Gotta Protectors (3DS eShop)- Review

Thanks to ANCIENT for the review code

Title: Gotta Protectors

System: 3DS (eShop)

Price: $12.99

Release date: 07/28/2016


Story

In yet another retro-themed game, you take control of a squadron of heroes known as the Gotta Protectors as they fight to solve the mysterious increase of monsters spreading all across the land of Magicdia!

Graphics

Apparent from a rather pointless option to blow into a virtual cartridge to start-up the game, this game is really, really faithful to the NES/Famicom era, almost to the point that it takes full advantage of that era’s visual style by directly copying straight from it instead of doing a cheap imitation like many other titles. Of course, NES era games weren’t perfect with their performance, since lots of actors could cause flicker or slow things down to horrible levels, but Gotta Protectors is smart enough to ignore those flaws, using a visual style that remains clean and smooth throughout the entire experience.

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Music and Sound

By default, the game will use the standard NES/Famicom soundfont for the background music and sound effects, with only a few themes that play during the 100 levels, meaning you’ll likely be used to the main field theme by the end of the adventure. While these themes did remind me a bit of the GBC Pokemon TCG soundtrack, they didn’t seem to add much to the experience for me, getting drowned out by the sound effects and constant action. Speaking of which, the sound effects fit with the audio style quite well, with some muffled voice samples thrown in as well.

However, what somewhat saves the OST from being a dull, repetitive mess is in the future. Planned to launch with the game, an FM sound mode will be available as a DLC pack for $8, which at first seemed to me like a really steep price until I gave the FM OST a listen on youtube.

Needless to say, it’s a significant improvement over the default soundfont in every possible way, and fans of the PC88 like myself will absolutely love the way that the tracks were remastered. In fact, the same composer of the PC88 version of Ys made these rearrangements, which in my book is a good enough indicator for the DLC pack’s quality. Needless to say, hopefully the certification issues get resolved soon so that this DLC pack can enjoyed by a wider audience. (EDIT: The FM Sound Pack is now available)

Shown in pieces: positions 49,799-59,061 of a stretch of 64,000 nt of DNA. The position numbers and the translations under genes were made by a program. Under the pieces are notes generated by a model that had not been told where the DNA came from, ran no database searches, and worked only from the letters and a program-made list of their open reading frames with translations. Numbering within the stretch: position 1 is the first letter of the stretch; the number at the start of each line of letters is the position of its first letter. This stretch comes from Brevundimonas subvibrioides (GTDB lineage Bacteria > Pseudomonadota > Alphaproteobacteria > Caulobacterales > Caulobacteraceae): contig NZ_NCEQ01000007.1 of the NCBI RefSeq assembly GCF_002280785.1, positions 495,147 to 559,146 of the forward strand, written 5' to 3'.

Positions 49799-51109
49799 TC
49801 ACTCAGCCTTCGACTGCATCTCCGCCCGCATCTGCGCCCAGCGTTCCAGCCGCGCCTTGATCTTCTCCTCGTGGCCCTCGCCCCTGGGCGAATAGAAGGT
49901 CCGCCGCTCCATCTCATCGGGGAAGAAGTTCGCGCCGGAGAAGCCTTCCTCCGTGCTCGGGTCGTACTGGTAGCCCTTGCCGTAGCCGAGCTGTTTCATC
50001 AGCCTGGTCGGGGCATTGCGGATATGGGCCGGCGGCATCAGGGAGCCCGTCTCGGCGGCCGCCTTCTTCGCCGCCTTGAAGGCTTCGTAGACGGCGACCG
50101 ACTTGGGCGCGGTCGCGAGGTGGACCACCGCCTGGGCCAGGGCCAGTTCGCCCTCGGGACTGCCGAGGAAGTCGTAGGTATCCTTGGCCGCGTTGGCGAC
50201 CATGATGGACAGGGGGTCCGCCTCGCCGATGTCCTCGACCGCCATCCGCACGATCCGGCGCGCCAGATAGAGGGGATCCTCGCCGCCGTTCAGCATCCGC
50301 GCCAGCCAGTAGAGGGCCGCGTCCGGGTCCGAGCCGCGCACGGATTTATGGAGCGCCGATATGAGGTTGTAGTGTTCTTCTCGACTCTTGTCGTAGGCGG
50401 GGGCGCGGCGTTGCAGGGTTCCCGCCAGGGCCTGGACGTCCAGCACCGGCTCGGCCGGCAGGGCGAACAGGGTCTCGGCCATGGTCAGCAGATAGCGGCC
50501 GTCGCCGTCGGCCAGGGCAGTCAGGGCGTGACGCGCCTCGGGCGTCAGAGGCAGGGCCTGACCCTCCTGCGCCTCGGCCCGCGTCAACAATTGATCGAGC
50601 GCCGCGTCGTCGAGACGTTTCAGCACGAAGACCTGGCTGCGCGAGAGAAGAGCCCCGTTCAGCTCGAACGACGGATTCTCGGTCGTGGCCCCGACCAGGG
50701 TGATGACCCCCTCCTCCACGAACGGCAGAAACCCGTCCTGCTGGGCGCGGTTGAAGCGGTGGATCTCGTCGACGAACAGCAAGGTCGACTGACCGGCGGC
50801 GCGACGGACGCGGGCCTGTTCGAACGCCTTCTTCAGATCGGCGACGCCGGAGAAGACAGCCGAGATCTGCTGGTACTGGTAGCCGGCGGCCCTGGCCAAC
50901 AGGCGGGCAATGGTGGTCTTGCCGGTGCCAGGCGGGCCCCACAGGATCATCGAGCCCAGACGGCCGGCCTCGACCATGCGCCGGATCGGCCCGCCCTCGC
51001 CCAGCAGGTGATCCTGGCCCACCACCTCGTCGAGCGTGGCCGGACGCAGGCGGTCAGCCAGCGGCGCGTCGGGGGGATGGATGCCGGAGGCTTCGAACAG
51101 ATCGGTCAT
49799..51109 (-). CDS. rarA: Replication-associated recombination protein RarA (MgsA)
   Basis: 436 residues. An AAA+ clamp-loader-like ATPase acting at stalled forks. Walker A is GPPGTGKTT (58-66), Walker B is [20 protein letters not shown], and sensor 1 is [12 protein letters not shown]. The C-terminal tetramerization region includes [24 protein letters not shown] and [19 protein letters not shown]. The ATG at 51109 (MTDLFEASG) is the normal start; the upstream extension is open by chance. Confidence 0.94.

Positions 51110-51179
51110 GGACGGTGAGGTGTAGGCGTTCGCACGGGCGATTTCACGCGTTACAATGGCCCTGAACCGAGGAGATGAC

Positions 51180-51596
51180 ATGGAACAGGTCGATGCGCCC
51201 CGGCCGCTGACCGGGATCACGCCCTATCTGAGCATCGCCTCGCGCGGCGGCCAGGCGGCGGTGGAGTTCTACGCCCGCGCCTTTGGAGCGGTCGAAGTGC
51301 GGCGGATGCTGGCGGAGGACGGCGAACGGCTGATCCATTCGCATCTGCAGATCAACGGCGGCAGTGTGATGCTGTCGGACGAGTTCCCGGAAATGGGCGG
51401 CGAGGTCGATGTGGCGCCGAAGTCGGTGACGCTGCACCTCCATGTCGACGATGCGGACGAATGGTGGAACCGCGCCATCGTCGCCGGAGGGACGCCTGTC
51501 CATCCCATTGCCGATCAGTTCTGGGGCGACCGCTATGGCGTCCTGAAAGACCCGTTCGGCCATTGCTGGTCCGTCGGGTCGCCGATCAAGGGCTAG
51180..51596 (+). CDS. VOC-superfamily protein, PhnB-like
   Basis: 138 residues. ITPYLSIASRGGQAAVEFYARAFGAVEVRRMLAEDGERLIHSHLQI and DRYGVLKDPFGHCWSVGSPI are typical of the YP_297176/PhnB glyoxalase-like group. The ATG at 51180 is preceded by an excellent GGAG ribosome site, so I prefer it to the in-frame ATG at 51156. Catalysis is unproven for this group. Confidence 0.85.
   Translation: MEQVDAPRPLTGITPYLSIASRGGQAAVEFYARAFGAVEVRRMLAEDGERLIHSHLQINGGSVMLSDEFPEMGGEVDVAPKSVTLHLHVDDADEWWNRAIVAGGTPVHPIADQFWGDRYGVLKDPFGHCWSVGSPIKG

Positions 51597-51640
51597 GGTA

Gameplay

The main goal of the game is to complete each of the five chapters, going through many stages to defend Princess Lola, all while clearing the stages of enemies. Usually you’ll have to be wary of stage gimmicks such as color-coded blocks, colored doors, or currents as you explore every part of the stage. It’s a premise that sounds like a typical tower defense game, but instead it feels more like a Warriors game, with a focus on defeating hordes of enemies as quickly as possible and leveling up to use special skills, some of which are unique to certain classes.

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For example, the Mage (My class of choice) is really good with magic spells, being able to deal devastating amounts of damage with a full powered ice attack. Unfortunately, he gets beaten around a lot and some of the later enemies can knock him out in a few hits. Thankfully, even if you run out of health, you’ll just respawn right next to wherever the princess is, losing a bit of gold as a result. This allows for more risky situations away from the Princess, while also stressing how important it is to keep enemies away from her. Two specific skills, Barricade and Turret are crucial to use in the long run, as these skills are where the gold comes into play, with both getting sturdier depending on the amount of gold you spend on one, giving you a peace of mind as you’re hunting down the generators.